I’ve been setting an alarm, groping for ties in my overjammed closet, and sneaking out the door before the family wakes up for a couple of weeks now, and I can finally say I’m officially richer for the experience. (Hello, Mr. Fifteenth of the Month—a pleasure to see you again.) The honeymoon phase, while on the wane, still makes the job delightful—when I’m not inundated with New Things To Know. We’re down to bidness now, and every day is an education.
Many of my co-workers are a lot like me (nutty enough to devote themselves utterly to this type of work) and yet not like me (single and/or childless, and thus bursting with the extra time I’d sell a kidney for). So I relate and I don’t. Luckily, there’s no time to think of that or anything else, because I’m mostly still buried in paperwork (except that it’s mostly Web-based, so you could call it Webberwork, I suppose). It’s a maelstrom of expectations and protocols, so I’m spending a lot of time asking questions and playing up New-Guy Ignorance for all it’s worth.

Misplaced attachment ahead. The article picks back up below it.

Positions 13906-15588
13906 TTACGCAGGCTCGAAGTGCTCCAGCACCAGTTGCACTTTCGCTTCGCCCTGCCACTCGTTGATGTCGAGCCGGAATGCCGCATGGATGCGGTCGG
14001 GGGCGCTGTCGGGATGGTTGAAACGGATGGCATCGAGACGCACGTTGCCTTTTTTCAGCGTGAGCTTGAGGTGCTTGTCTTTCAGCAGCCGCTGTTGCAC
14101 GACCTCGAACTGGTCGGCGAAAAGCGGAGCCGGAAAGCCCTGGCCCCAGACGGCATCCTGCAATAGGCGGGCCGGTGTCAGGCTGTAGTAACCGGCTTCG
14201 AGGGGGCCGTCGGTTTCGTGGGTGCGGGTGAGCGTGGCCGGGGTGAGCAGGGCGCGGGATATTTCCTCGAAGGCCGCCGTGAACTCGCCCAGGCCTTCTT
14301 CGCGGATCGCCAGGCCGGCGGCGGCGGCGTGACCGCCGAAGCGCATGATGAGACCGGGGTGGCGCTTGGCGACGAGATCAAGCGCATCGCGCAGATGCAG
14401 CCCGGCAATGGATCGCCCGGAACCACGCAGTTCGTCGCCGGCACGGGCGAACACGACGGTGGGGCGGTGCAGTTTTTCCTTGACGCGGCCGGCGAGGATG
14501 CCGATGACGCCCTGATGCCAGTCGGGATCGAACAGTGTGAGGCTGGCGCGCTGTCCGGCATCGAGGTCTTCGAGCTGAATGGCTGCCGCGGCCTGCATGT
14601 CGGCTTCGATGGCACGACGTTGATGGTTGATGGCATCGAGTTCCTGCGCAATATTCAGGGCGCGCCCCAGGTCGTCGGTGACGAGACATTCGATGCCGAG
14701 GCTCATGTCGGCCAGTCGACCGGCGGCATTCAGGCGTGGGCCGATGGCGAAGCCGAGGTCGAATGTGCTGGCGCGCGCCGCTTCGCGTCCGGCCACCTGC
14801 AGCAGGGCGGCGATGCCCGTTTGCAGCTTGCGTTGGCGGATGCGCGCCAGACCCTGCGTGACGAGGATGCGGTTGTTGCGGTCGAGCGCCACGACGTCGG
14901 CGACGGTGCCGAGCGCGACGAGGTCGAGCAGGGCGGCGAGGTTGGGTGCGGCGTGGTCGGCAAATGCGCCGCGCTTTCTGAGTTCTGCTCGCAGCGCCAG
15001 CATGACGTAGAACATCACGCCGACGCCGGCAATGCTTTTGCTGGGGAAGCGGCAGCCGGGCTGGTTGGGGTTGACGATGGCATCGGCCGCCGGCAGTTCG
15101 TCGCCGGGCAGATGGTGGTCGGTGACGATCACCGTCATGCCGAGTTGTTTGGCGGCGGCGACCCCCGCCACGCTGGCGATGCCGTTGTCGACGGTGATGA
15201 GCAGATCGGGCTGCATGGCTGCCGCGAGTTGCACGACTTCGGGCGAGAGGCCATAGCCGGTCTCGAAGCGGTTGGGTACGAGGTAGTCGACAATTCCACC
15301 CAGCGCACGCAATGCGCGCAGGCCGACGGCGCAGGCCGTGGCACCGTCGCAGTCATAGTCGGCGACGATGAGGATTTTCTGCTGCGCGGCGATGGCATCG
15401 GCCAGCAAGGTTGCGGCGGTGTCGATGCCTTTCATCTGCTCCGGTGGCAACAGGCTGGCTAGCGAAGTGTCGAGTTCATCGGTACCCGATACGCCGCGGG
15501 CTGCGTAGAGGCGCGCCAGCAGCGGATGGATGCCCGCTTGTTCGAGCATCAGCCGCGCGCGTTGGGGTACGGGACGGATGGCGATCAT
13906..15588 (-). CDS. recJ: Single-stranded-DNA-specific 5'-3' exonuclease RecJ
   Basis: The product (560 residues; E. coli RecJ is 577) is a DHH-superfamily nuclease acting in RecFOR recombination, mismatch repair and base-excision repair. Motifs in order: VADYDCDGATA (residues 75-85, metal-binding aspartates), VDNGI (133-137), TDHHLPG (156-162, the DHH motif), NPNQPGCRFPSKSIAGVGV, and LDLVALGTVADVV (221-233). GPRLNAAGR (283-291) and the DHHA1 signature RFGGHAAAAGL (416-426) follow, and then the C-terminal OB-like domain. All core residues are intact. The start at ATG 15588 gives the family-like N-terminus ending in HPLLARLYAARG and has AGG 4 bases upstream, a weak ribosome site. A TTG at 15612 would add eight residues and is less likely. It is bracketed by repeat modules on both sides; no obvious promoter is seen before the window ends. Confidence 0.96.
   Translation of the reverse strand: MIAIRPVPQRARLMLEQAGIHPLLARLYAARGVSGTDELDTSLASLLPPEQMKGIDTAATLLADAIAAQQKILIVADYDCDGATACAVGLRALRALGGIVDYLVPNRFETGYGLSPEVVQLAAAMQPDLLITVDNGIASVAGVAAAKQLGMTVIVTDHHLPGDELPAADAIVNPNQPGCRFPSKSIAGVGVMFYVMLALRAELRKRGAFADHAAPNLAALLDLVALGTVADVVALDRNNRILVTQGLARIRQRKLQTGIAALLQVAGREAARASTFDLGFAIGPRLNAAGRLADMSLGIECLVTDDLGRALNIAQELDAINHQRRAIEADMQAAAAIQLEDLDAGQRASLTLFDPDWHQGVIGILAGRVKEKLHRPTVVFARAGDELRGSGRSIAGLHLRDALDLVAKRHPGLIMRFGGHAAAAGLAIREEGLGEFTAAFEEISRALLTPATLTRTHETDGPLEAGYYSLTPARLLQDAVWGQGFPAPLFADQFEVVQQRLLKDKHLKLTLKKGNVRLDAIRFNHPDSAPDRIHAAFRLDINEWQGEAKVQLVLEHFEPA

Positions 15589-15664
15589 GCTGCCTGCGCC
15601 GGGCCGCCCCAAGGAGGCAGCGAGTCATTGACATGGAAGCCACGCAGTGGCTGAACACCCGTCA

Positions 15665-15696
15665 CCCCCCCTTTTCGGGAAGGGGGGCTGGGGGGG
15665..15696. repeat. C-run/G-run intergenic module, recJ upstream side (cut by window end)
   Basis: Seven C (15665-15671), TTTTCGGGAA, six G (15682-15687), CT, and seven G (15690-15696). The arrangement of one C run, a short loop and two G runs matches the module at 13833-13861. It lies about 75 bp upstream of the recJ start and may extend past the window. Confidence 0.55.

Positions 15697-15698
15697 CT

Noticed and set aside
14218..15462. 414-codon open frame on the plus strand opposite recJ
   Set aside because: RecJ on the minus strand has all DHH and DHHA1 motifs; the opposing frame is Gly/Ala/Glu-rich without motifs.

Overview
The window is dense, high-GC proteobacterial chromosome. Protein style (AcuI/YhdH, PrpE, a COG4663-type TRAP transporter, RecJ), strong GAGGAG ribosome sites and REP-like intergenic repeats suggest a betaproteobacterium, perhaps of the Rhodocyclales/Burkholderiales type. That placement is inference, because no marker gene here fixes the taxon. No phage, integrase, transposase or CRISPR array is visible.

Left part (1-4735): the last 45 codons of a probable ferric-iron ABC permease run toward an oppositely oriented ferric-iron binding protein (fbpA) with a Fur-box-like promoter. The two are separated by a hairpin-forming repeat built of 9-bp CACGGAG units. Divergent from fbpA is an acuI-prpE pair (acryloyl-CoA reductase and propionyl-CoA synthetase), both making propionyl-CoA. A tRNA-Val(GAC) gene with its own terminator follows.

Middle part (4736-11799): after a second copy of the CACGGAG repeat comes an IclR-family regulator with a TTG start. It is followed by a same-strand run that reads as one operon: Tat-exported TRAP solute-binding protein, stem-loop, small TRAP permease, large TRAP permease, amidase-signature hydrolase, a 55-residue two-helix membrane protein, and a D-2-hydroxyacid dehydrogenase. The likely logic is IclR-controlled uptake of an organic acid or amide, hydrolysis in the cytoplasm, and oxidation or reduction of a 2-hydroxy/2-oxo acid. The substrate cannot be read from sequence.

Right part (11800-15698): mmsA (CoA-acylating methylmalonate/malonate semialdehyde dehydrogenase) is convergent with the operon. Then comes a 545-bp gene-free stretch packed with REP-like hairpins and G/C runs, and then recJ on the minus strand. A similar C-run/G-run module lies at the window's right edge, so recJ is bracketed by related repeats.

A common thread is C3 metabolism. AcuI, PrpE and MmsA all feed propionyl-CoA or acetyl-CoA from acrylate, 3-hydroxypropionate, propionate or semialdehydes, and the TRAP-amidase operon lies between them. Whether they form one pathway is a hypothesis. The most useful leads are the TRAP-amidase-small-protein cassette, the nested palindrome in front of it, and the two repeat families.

I am also getting used to the rapturous joys of my first uptown commute on the 6, which is clogged and slow and redolent with cologne, newspapers, and coffee farts.
All of this is more than offset by the new pleasure of putting my key in the lock and hearing “Daddy’s home!” before I can even put my bag down. Robert thud-thud-thuds to the front door, hugs my knees, and pulls me into the living room to regale me of the day’s events. Like yesterday, when he asserted that, “My shoes are beds for my socks!” So, really, there ain’t much to complain about.